Harry, Billy and Dean are three hustlers at different stages in their careers. All must deal with the realities of their profession. One falls in love with a client, another enters deeper into denial, and another begins to learn the ropes.
On a train in 1945 a train conductor is in charge of a motley bunch: a failed author who means well but creates chaos; a soldier who is actually on the wrong train; a doctor who wants to ... See full summary »
Two young misfits head for New York City to celebrate their idol and muse, Stevie Nicks, at The Night of 1,000 Stevies. Along the road, in order for them to escape their painful pasts, they... See full summary »
Bloody Boys follows three families through three parallel stories... Birgitta decides to end her apartment lease to move in with yet another man, leaving her son, Simon, without a place to ... See full summary »
Shaker K. Tahrer
A description of Romania before Ceausescu's downfall, through the story of Nela. Daughter of a former colonel of the Securitate, the romanian political police. She refused to become as her ... See full summary »
Vibrantly moody and emotionally charged treatment of trademark Jonas Gardell topic themes...
This 4-part mini-series follows the fates of three families in Sweden between 1970 and today, and intertwines everything in their lives from inadequate parenthood, growing pains, homosexuality, alcoholism, neo-nazism, to the devastating heritage of religious bigotry. Mainly shown from the children's point of view, as its title memorably refers to old time family portraits that depicted both living and dead family members.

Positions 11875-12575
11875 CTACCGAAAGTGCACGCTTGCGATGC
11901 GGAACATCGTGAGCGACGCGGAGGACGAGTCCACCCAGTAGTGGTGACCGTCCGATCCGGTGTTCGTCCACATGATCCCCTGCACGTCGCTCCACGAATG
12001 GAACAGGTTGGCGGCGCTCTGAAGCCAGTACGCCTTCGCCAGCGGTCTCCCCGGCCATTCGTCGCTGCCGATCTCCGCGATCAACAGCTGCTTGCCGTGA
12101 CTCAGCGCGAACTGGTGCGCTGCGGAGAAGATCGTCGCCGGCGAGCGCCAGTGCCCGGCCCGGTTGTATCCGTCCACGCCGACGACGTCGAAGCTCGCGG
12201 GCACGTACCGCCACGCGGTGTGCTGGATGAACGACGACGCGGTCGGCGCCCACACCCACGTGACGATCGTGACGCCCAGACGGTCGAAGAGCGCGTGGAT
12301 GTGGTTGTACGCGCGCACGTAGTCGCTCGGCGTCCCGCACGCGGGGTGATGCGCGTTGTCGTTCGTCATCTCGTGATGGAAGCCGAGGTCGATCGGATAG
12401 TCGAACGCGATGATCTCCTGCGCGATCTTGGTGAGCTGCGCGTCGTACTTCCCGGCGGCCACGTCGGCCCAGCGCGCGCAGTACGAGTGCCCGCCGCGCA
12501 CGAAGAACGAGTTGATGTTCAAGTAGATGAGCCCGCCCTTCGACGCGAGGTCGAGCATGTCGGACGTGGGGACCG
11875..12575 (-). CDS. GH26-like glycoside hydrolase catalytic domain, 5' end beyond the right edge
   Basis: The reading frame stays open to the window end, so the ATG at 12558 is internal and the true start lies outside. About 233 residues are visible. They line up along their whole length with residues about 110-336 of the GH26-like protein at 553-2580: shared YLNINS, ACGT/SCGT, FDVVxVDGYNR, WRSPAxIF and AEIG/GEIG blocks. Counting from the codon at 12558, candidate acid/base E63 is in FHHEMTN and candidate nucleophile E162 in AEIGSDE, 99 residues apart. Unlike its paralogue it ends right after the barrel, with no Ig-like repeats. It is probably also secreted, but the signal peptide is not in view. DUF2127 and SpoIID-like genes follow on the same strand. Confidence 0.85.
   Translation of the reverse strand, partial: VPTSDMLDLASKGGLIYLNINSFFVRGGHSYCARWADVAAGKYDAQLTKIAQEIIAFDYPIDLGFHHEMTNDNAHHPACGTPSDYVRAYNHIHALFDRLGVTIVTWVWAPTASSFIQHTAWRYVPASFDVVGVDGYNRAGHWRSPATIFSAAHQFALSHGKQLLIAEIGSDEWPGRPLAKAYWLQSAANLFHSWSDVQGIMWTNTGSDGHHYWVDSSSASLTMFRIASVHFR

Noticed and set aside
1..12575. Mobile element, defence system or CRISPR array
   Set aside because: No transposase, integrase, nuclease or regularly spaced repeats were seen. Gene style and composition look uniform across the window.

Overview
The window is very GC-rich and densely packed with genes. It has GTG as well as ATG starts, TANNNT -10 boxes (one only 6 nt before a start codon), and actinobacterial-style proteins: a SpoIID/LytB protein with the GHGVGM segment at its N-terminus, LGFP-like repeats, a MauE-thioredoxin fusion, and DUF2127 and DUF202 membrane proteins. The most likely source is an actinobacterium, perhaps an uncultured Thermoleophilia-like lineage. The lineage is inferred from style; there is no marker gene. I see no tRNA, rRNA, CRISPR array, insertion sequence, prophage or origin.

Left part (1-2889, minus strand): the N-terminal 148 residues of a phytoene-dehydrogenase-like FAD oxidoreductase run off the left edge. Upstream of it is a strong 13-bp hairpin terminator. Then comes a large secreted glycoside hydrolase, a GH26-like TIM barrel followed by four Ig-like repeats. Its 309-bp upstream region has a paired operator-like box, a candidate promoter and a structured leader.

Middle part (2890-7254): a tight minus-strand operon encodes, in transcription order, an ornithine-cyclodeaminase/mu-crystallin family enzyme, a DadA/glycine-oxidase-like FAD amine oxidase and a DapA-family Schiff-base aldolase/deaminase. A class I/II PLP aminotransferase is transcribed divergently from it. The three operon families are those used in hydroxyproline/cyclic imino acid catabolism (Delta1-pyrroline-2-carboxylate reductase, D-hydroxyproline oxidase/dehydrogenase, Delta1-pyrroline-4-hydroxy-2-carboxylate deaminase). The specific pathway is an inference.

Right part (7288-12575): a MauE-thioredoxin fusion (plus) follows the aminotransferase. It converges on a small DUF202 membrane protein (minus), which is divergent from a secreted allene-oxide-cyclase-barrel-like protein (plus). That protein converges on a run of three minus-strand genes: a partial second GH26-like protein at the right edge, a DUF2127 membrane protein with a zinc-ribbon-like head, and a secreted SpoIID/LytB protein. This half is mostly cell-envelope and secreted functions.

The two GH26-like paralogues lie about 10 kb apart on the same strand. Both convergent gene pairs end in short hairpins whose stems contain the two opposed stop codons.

Scriptwriter Jonas Gardell's trademark dark topic themes (that certainly keeps the anguished drama tradition a' la Bergman & Lars Norén alive) are given a vibrantly moody and emotionally charged treatment, for sure. I guess I could have a go at the one-sided, all-male gender child- and teenhood perspective, but I won't... Told in one of those frantically paced time-overlapping storytelling styles, it keeps the uncertainty hovering and the cliffhanger addiction flying between the episodes, (despite a somewhat unnecessarily solemn tone) to find out exactly how things hang together from past to present.
Although the content may be not too original, it's still pertinent, and when handled as strongly and sensibly as this by director Kaijser, I don't really mind the message repetition at all! Wonderfully acted, mainly by its youngster cast, plus an uproarious performance by Dencik as a mentally abusive husband/control freak. Excellent production values, too, although some uneven make-up qualities distract the eye...
7 out of 10 from Ozjeppe
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